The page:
Elephants crossing river

The remarkable story of a daring World War II operation in which hundreds of people fleeing the Japanese advance through Burma were rescued by elephant is to be told in full for the first time.

The story is a sort of Far Eastern Dunkirk, but it has largely been forgotten since the war. Without the help of Mackrell and others like him, hundreds of people fleeing the Japanese advance would quite simply never have made it.

Dr. Kevin Greenbank, archivist at the Centre of South Asian Studies

Letters, diaries and - remarkably - amateur films shot during the expedition, which was organised by a British tea planter called Gyles Mackrell, will be examined in detail following their donation to the Centre of South Asian Studies at the University of Cambridge.

A short film, chronicling the epic rescue mission and using the footage that Mackrell took himself, is available to view above.

It explains how, amid the chaos of the British retreat from Burma early in 1942, Mackrell mounted an operation to save refugees who were trapped by flooded rivers at the border with India using the only means available to get them across - elephants.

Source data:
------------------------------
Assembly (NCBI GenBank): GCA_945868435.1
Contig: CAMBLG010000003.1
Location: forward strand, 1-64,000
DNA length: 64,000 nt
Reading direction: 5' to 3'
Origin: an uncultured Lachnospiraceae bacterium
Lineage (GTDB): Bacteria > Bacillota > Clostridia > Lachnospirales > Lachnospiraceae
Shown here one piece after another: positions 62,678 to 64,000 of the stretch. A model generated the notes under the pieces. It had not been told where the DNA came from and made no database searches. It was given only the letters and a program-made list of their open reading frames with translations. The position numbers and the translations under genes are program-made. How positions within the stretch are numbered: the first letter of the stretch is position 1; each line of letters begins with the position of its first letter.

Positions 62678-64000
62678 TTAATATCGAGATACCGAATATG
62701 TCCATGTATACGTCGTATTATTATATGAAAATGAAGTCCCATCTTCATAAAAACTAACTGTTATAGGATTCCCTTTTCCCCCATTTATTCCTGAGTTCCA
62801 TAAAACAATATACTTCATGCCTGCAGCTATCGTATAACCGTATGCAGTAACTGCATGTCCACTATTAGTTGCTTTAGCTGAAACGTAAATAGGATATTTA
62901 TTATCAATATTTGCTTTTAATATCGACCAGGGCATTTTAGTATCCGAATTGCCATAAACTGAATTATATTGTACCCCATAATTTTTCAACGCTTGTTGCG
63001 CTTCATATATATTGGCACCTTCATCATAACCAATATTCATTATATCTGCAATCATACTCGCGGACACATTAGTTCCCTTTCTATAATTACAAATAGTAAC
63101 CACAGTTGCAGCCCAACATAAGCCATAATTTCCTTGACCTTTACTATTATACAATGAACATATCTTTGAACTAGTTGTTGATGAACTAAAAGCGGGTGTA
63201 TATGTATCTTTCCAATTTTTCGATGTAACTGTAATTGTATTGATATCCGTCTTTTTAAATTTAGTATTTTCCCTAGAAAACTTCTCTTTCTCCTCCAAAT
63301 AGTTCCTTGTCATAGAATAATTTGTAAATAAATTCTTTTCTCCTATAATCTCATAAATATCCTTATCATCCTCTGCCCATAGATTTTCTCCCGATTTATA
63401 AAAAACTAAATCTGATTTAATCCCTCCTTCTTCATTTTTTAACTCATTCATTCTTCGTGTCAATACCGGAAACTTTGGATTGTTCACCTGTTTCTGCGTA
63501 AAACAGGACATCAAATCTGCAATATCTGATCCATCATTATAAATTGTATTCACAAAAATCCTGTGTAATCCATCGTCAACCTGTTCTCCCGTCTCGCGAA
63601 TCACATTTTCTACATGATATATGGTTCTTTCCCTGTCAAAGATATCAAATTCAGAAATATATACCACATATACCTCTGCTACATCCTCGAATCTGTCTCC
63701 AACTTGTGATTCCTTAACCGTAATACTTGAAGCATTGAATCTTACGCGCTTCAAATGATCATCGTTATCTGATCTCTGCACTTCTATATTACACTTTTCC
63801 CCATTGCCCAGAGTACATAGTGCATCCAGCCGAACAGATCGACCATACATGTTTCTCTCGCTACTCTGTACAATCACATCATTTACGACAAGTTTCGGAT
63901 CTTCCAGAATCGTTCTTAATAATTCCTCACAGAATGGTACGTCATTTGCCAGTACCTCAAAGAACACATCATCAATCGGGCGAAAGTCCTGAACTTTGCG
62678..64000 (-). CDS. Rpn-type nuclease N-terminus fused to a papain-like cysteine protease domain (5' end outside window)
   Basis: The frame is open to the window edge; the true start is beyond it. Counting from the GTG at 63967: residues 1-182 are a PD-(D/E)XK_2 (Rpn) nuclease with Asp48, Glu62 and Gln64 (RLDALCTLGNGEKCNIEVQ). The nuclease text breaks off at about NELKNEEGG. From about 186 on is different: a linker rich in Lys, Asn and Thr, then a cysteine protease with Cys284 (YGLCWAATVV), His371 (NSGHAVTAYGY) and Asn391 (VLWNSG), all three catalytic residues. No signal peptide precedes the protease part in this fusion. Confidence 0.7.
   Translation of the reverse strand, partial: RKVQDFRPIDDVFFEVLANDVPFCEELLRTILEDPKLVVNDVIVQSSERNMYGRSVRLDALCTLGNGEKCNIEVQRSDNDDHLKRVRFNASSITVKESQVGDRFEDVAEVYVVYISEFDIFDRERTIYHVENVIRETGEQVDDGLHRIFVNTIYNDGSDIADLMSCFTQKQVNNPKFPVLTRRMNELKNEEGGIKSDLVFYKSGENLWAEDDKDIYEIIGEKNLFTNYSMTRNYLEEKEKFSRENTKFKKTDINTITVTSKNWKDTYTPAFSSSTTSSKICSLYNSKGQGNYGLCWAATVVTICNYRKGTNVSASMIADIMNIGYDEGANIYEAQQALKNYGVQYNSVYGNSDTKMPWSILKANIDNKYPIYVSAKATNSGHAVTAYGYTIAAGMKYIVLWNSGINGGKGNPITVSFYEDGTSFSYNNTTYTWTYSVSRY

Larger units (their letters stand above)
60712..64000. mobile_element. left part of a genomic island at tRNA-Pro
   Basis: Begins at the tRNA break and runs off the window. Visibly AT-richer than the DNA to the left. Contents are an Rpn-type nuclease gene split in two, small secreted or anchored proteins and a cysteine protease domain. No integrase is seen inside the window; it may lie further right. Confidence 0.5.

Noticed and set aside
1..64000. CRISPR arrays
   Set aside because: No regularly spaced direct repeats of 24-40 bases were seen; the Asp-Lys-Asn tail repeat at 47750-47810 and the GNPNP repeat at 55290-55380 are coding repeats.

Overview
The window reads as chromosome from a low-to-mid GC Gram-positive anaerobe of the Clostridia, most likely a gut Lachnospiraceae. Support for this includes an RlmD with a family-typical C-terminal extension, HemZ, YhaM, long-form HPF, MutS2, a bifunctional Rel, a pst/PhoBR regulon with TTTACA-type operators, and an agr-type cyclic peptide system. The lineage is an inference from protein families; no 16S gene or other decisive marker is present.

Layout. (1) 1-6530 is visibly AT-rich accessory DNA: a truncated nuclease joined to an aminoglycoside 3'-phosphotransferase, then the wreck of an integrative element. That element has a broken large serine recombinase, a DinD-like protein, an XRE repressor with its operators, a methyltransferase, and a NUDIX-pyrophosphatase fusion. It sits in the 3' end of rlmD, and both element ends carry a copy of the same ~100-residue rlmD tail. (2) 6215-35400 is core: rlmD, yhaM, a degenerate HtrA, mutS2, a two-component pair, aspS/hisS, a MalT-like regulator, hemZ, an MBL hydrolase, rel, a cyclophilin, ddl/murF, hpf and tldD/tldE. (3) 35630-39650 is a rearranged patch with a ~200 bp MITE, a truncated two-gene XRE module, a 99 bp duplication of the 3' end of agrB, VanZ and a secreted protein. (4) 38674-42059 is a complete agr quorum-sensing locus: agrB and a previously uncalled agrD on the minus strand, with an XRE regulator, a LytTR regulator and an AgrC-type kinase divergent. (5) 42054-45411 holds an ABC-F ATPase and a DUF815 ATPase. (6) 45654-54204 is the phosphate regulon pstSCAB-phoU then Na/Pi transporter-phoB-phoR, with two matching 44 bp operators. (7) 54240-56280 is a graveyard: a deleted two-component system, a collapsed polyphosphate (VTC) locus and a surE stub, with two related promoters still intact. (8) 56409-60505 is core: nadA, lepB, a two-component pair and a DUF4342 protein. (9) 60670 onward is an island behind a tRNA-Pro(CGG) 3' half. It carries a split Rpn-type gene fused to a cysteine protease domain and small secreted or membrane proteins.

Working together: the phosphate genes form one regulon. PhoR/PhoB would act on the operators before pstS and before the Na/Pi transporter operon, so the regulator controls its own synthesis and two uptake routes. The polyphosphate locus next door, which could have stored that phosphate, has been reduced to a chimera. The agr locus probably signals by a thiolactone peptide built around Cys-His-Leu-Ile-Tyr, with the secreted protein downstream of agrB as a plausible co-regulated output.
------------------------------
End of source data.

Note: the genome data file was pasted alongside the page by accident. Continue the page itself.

Dr. Kevin Greenbank, archivist at the Centre of South Asian Studies, where the collection will be housed, said: "The story is a sort of Far Eastern Dunkirk, but it has largely been forgotten since the war. Without the help of Mackrell and others like him, hundreds of people fleeing the Japanese advance would quite simply never have made it."

Born in 1889, Gyles Mackrell was 53 when, in January 1942, the Japanese invaded British-held Burma. He had spent most of his life in Assam, where he was working as an area supervisor for Steel Brothers, a firm exporting tea.

The initial Japanese advance was devastating. Burma's capital, Rangoon, was evacuated in March and by April the army was in full retreat. This prompted a massive evacuation, in which tens of thousands of people, many of them wounded, sick and starving, were forced to trek on foot for hundreds of miles, through dense jungle, in the hope of reaching the Indian border

and safety. Large numbers died on the way.